Suns CEO Jason Rowley is fielding questions from employees about the future of the company’s post-Robert Sarver era and other issues, sources say.

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r710828 600x400 3 2 Suns CEO Jason Rowley is fielding questions from employees about the future of the company's post-Robert Sarver era and other issues, sources say.

During an all-staff call Wednesday afternoon hours after majority owner Robert Sarver announced he was selling the Phoenix Suns, team president and CEO Jason Rowley fielded questions from team employees about the future of the organization; Whether certain leaders of the right who have been found guilty of workplace abuses over the years will be punished; And when those allegations first surfaced, team sources told ESPN about whether the team would admit to certain allegations after publicly siding with the server.

Sam Garvin, a minority owner who was part of the ownership group that led to Server’s purchase of the team in 2004, will be the team’s interim governor once the sale process begins, Rowley noted, giving him control over all management decisions for the organization. The sources said. According to the terms of the NBA’s latest one-year suspension, Server will have no contact or association with anyone in the organization and will not attend games, visit the team’s practice facility or its workplace, Rowley said.

Server was suspended for a year and fined $10 million last week after an NBA investigation found he used the N-word at least five times while “reciting other people’s statements.”

The server engaged in “instances of inequitable behavior toward female employees,” including “sexist comments” and inappropriate comments about the employees’ appearance.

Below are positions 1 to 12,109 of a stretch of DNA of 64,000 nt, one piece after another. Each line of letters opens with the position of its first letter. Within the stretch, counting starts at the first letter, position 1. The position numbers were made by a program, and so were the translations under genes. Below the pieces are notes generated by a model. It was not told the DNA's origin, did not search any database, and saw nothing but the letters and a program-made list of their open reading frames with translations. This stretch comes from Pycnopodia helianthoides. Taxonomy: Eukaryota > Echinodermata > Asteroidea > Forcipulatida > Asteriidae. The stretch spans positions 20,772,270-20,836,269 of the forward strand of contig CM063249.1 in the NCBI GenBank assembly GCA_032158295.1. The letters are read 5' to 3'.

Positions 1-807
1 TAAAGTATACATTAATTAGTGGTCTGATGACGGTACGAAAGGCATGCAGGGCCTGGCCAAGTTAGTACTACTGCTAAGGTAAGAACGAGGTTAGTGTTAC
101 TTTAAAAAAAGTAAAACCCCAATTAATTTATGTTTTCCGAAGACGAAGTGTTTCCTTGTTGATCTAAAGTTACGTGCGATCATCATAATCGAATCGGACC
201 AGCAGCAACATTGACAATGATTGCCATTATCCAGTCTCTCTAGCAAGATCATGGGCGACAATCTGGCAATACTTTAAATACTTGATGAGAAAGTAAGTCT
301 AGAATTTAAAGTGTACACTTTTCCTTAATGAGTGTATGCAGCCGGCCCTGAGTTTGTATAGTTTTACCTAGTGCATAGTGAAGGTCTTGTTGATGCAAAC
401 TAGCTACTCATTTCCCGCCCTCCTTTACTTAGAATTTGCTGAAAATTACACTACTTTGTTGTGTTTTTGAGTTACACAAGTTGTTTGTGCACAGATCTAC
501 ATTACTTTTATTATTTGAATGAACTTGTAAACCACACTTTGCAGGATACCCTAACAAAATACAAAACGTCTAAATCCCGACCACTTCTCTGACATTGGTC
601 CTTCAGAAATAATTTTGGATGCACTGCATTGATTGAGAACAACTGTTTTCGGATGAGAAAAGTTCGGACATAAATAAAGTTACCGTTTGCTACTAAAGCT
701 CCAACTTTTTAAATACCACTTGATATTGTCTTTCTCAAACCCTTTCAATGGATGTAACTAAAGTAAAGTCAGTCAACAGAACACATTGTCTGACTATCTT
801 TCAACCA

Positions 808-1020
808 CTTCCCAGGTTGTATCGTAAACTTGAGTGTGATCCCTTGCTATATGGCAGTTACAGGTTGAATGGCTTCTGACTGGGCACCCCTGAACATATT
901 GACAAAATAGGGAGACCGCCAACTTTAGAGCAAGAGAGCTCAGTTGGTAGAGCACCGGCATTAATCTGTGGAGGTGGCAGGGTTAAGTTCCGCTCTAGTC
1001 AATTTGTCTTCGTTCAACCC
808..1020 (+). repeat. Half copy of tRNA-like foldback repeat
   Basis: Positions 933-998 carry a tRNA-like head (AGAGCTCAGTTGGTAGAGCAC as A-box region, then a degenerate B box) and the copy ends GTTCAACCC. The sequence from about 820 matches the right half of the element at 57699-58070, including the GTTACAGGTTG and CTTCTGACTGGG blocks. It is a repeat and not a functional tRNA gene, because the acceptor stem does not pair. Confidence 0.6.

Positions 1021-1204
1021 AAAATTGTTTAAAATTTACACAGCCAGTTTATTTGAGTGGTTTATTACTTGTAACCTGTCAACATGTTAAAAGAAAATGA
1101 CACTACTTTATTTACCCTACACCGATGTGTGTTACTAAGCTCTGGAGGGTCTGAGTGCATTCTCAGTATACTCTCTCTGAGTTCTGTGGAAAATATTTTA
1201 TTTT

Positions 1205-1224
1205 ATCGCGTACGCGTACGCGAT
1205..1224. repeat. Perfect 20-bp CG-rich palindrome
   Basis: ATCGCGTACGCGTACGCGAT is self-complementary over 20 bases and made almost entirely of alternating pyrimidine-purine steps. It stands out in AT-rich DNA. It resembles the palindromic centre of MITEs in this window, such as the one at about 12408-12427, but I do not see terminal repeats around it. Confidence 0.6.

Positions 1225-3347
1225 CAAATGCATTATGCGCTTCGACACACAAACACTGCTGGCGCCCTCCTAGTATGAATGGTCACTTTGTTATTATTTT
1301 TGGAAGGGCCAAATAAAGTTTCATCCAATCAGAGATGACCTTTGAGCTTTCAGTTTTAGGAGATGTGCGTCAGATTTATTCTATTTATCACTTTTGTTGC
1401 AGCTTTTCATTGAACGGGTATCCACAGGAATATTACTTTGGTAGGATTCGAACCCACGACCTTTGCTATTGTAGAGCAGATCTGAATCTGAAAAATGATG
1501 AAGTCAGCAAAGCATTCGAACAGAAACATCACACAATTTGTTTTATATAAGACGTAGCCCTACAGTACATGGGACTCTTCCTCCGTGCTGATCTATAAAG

Rowley told employees it was important to “recognize some wrongdoing” in the past and apologized to current or former employees who had an “unpleasant experience” here.

“Leadership starts at the top,” he said.

Server’s impending absence gave the team “clarity” and questions about Server’s role moving forward — the “elephant in the room” — were behind the team, Rowley said.

But Rowley also answered pointed questions from employees earlier submitted by the group’s HR department. The first question centers on whether leaders of organizations who hold certain employees guilty of contributing to years of workplace misconduct can be punished.

Rowley, who has been with the Suns since 2007-08, said the NBA’s investigation report, without specifying specifics, said the items exist and will reach “appropriate action” where appropriate.

Rowley addressed the question of what steps the organization is taking to ensure that there are more women, people of color and women of color in specific leadership positions. Rowley cited recent efforts by the organization and said the hiring of a “diversity, equity and inclusion leader” will help further.

Rowley also addressed a question allegedly submitted by several employees about why the organization didn’t specifically address the allegations after quickly standing by the server when the allegations were first mentioned.

Rowley referred to the committee’s soon-to-be-released report, which was shared with staff before it was released to the public. Addressing them today, Executive Committee member Dham said that past incidents were “not in line with our values” and that they should take steps to rectify the same.

In November 2021, the NBA commissioned its investigation in the wake of an ESPN story detailing allegations of racism and misogyny during Server’s 17 years as an owner.

In that story, several current and former employees told ESPN about the behavior of other members of the Suns’ leadership team they felt contributed to a toxic and sometimes hostile work environment. While no one said the server was involved in those incidents, many felt the server’s own behavior contributed to a culture that affected how some other managers in the company treated their employees.

On Wednesday, several current and former employees called for some leaders to be held accountable.

An employee who took part in the inquiry said: “I’m relieved, I’m happy, I’m empowered and I’m motivated to make sure that all the men in that organization who have perpetuated this culture continue to be there. It’s entrenched.”

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